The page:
His first assignment was to gather evidence against a company suspected of polluting the drinking water of the small city of Elmira, New York, with lead. Working closely with a special agent from the U.S. Environmental Protection Agency, Thomas scoured some 50,000 documents, studied historical photographs, and conducted hundreds of hours of field interviews, eventually proving that the source was a metal foundry, Kennedy Valve, which was using scrap metal to make fire hydrants and other products.

Thomas's passion for the environment plays out at his home in Caledonia, New York, too, where he and his wife have restored 23 acres of wetland to promote biodiversity. Local science teachers use his property as an outdoor classroom. "It's very satisfying," he says, ever hopeful that nature will inspire the students to protect the environment, just as his childhood adventures inspired him.

Thomas is even holding out hope for Target F, whose knowledge of herpetology impressed the investigator. "He could benefit our understanding and protection of reptiles and amphibians," Thomas says -- if he could find a way to channel his enthusiasm into more productive pursuits. "But that's up to him now."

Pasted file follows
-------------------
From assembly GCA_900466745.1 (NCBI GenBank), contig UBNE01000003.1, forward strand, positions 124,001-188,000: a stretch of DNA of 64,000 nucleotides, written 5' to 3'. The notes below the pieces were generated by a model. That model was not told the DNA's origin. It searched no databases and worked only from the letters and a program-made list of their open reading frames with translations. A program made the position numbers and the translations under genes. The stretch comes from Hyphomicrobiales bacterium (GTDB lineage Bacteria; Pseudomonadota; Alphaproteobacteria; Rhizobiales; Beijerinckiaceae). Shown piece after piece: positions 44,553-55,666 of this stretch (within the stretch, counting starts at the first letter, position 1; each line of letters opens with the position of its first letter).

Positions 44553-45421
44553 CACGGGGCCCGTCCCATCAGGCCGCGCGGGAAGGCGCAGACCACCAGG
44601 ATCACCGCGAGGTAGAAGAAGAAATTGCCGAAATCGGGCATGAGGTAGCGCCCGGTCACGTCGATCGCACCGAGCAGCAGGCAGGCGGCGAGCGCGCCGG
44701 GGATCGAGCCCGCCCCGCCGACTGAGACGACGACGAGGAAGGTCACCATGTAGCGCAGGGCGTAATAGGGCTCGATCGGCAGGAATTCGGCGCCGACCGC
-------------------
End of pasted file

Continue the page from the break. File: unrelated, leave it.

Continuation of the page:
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Wendy Lyons Sunshine writes about the environment, business, and health for Audubon,  Sierra, Worth, AARP The Magazine, and other publications. Her work has  received a variety of awards, including one from the Society of  Environmental Journalis... READ MORE >

These investigators are truly the cream of the crop among police agencies. It takes a special passion to work any undercover investigation, and to do it alone in the swamps with bad guys and venomous snakes is something most people would never dream of. My hats off to them, the world would be much worse off without them.

I have had the extreme pleasure to work along side "Dick" in the birth of The Mackay Wildlife Preserve & Richard Thomas Overlook in Caledonia,NY.His compassion & expertise is second to none.He not only goes after the bad guy with great effort,he also has compassion for them,a very blessed virtue.
Be careful and take care of yourself Inspector Thomas----

I am so impressed by Mr. Richard Thomas and his work. I think this would be great stuff for a reality TV show...starring Dick.

This is an excellent article. As an investigator with the Province of Ontario's Conservation Officer Service I have had the opportunity to work with Lt. Richard Thomas as well as Investigator Sullivan. You have painted a picture of Dick as he truly is. He is a person with a passion and dedication for protecting our natural resources, and I might add that Dick has an exceptional sense of humour. A quality which is much appreciated when times are stressful. Thank you for writing this article and opening a door to a world that many are not aware of and honouring those who truly deserve it.

Vic Miller
Special Investigations Services Unit
Ontario Ministry of Natural Resources

I am forwarding this article to 3 friends of mine - this is great work and, even though it may just be his job, someone ought to give Richard Thomas an award. We need more people to chase down the slimeballs.